This would explain their insouciance during this war of threats.

For some strange reason, severe food shortages has seldom been mentioned during this crisis. Experts see signs of a worsening famine after years of slightly improving conditions. And recently, the President of Mongolia revealed that the North Korean ambassador asked Mongolia for food aid.

It’s incredible to think that while the country is entering the worse period of privation (usually starting in April) that won’t end until the harvests in September, the military is expending a large amount of resources testing missiles and nuclear bombs. It well may be, as some have asserted, that Kim III is trying to distract his people from their hardships by frightening South Korea and her allies.

Except, the people in the streets of South Korea seem relatively unfazed. Some may profess fear, but many shrug. They’ve been through this too many times before.

For those of us who lived through the Cold War with the Soviet Union, it’s all familiar. It didn’t help to worry about a rain of nuclear bombs that may or may not come. Like the awareness of our mortality which we shove it to the back of our thoughts, so too, the thought of Mutually Assured Destruction became an abstract one for us. It must be the same way for the Korean man in the street.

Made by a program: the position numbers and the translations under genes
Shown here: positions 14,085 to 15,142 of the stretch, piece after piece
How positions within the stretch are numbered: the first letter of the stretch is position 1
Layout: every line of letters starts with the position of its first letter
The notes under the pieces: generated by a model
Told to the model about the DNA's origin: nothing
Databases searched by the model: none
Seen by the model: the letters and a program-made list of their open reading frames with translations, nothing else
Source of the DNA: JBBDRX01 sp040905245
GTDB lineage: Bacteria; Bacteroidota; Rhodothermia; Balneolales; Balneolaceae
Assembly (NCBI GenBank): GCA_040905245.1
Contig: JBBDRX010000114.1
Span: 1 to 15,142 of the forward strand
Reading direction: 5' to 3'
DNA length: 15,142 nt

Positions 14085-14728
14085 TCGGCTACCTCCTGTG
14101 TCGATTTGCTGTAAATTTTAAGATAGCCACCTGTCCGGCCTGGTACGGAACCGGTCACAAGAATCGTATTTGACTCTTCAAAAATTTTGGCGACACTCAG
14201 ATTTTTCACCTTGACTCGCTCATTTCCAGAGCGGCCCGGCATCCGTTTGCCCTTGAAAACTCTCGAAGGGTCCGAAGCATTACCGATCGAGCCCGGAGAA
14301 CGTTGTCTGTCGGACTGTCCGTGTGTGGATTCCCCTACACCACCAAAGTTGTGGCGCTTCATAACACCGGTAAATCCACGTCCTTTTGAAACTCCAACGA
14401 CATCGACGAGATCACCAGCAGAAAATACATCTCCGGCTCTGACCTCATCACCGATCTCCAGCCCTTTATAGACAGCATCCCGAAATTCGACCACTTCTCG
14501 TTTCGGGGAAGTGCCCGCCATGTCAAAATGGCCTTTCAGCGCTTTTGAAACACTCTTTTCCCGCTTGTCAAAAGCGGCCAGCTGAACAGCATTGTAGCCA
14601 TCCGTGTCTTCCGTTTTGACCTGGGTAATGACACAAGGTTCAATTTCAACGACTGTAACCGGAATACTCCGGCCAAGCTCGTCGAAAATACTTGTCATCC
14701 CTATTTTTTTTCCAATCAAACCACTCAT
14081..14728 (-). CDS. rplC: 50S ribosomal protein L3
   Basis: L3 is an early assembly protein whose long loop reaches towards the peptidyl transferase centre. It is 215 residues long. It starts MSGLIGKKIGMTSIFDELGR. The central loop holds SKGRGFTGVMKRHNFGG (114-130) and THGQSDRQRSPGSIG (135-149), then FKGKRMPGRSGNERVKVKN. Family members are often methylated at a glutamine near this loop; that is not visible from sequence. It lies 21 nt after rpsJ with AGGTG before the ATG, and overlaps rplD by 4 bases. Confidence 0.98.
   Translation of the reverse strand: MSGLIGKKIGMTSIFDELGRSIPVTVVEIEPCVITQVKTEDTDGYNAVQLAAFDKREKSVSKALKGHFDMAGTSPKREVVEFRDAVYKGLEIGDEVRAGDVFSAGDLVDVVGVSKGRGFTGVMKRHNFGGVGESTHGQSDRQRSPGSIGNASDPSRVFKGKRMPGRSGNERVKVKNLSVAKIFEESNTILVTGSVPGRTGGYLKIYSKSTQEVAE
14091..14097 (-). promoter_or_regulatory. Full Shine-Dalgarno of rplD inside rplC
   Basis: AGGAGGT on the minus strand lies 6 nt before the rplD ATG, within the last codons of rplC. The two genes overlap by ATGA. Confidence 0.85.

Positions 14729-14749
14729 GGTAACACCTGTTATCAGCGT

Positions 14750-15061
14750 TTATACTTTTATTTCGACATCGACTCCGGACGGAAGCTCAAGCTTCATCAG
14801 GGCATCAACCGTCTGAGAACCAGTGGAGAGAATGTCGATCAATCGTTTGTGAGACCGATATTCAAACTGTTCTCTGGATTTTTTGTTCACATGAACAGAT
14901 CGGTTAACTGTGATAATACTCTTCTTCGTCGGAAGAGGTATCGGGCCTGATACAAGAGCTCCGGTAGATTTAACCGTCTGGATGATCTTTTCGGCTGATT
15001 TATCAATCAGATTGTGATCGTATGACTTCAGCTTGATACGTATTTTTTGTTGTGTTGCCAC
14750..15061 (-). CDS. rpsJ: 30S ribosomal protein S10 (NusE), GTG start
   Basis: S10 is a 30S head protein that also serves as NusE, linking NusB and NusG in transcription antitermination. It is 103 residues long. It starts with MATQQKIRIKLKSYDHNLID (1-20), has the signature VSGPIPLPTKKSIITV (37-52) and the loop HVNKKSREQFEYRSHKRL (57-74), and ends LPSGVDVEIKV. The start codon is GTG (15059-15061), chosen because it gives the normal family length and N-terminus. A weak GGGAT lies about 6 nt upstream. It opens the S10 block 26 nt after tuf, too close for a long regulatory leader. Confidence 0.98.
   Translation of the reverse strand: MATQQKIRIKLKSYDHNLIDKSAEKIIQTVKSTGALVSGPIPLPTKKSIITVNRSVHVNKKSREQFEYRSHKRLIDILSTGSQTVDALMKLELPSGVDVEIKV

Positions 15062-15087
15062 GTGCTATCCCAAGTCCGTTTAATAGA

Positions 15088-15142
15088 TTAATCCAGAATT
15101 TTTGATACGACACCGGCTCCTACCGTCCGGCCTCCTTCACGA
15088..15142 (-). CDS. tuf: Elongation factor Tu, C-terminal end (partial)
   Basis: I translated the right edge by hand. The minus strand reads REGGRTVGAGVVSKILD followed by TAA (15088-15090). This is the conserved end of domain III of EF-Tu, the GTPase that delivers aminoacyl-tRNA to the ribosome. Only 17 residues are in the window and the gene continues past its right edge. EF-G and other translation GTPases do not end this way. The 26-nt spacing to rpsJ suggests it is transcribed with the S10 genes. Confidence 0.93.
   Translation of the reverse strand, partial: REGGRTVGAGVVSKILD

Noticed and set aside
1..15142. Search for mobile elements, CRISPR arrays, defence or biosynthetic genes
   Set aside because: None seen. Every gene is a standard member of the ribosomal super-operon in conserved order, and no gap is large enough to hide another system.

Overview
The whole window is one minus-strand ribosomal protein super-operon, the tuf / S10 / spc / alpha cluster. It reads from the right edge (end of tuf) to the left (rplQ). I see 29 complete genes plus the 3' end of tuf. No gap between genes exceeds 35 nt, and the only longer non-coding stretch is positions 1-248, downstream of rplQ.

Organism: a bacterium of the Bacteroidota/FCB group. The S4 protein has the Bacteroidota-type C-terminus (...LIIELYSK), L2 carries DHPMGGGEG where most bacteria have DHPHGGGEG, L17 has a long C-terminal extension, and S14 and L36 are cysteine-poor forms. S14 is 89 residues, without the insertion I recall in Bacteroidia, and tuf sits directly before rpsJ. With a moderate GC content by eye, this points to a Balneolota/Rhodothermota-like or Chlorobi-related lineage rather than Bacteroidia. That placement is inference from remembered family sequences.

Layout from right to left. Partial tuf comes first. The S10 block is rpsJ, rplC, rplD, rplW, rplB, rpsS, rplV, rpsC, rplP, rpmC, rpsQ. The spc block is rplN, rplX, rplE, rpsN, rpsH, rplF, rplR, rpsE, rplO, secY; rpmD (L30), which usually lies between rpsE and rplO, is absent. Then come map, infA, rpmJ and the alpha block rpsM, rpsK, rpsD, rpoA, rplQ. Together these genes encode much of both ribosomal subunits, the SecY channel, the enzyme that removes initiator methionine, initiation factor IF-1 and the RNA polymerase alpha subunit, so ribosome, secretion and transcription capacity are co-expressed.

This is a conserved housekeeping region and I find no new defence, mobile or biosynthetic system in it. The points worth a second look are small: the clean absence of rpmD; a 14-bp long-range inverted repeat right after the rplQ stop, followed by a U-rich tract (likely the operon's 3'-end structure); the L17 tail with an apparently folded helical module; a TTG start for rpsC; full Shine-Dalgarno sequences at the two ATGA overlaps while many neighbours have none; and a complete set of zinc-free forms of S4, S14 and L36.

Unfortunately, it could happen. It could happen that a dictator becomes unhinged and suicidal. And see people only as “collateral damage.” That one possibility necessarily shapes our diplomacy into a judicious mix of tough talk and compromise.

It’s sad to admit that we probably cannot end this crisis without setting the grounds for another similar one. Simple logic and linear thinking won’t work here. There’s no certain course of action that will put an end to this cycle once and for all. Recent history has shown that the end for crazed despots lies in the hands of the citizenry of that country. But that same history has shown that a beleaguered citizenry will take a lot of abuse before it finally revolts.